While they’re likely to be much cheaper in the future, EVs are very much a luxury item at the moment. For a more in-depth look, a 2018 report from ClimateWorks Australia includes a breakdown of EVs available in Australia by cost.

So if you’re in the market for an EV and are thinking about taking out a loan to pay for it, you’ll be glad to know that some banks and providers offer green car loans. These are loans specifically for environmentally-friendly cars, and will get you much lower rates than your typical loan. The loans.com.au Clean Green Car Loan or the Bank First Green Car Loan are just two examples.

Charging your EV

All EVs come equipped with a plug which allows it to connect to a wall socket, similar to any other electrical appliance you might have in your house. But that’s not the only way to charge your electric vehicle. Here’s a rundown of all the ways to bring your car to full power.

Level 1 chargers

Level 1 chargers are your standard electrical outlets. They won’t charge your car very quickly, so it’s best to plug your EV in and charge it overnight. While most households should be able to charge your car without a problem, a professional will need to confirm that the existing wiring in your home can handle the job, and make any upgrades if necessary.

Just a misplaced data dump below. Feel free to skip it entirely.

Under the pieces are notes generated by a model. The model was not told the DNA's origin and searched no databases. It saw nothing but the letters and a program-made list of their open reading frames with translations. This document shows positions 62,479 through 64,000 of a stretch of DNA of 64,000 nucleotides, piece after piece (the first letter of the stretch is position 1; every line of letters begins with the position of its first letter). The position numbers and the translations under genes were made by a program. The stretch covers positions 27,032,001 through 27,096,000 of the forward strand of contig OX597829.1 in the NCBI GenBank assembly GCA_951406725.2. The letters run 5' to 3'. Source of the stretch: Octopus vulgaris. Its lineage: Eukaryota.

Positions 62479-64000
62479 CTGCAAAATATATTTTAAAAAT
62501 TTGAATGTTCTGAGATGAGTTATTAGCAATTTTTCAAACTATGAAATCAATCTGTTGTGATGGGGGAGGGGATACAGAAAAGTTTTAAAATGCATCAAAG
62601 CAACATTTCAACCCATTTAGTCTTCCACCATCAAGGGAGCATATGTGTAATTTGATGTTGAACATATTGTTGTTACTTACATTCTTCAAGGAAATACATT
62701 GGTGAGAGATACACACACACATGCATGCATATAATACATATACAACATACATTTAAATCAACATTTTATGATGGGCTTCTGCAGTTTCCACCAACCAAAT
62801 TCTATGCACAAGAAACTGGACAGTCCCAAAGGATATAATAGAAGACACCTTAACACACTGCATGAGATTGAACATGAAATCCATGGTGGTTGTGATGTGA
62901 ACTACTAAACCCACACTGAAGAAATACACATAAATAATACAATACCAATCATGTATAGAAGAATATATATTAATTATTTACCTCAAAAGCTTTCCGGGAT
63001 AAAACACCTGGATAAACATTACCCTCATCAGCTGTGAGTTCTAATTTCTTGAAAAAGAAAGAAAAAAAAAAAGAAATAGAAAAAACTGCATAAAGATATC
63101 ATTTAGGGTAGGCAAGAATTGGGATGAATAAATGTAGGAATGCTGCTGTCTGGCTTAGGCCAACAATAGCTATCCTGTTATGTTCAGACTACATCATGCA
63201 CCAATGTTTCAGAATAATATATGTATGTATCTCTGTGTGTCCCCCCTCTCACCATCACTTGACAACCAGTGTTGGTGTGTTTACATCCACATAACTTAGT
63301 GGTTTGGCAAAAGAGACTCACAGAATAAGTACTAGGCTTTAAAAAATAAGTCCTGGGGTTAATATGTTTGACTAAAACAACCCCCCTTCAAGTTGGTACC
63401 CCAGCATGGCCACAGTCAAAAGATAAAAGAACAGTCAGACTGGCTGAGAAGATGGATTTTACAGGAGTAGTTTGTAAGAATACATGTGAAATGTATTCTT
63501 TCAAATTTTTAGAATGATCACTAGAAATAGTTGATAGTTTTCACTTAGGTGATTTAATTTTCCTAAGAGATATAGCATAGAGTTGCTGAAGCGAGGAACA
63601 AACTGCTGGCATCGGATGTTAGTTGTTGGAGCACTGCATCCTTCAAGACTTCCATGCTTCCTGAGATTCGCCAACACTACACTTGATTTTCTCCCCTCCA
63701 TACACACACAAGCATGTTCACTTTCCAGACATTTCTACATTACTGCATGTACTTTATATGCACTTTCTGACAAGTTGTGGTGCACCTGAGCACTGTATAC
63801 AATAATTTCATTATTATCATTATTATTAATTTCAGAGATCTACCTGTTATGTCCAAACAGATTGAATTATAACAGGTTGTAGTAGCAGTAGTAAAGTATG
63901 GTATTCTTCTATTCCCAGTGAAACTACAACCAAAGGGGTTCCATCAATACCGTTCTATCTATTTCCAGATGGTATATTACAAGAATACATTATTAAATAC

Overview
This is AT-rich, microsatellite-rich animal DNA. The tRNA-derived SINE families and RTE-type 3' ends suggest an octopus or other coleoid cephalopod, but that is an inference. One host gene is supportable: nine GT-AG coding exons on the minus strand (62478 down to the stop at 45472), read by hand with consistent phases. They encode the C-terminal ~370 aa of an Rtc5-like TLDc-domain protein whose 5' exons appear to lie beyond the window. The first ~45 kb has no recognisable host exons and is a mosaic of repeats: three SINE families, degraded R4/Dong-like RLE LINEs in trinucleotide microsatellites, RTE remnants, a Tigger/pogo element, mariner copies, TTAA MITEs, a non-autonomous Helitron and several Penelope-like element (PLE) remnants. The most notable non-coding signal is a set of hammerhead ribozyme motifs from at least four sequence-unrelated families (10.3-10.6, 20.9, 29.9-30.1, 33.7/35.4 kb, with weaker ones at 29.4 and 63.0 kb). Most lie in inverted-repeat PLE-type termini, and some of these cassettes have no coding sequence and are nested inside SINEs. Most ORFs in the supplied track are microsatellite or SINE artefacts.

Level 2 chargers

Level 2 chargers are much more powerful than your regular electrical outlet, as they’re designed specifically for use by electric vehicles. They can be found out in public - for example, in some shopping centre parking lots - but they can also be installed at your home. 

Level 3 chargers

Level 3 chargers are the public charging stations that charge your car extremely quickly - typically in 10-30 minutes - and use a lot more power to do so. The Tesla Supercharger network is just one example of a level 3 charger.

If you’re wondering how much charging your EV will run up your energy bill, be sure to try out our energy cost calculator for an idea. And if you're on the lookout for a new energy provider, check out the selection below, or have a browse of our electricity comparison page.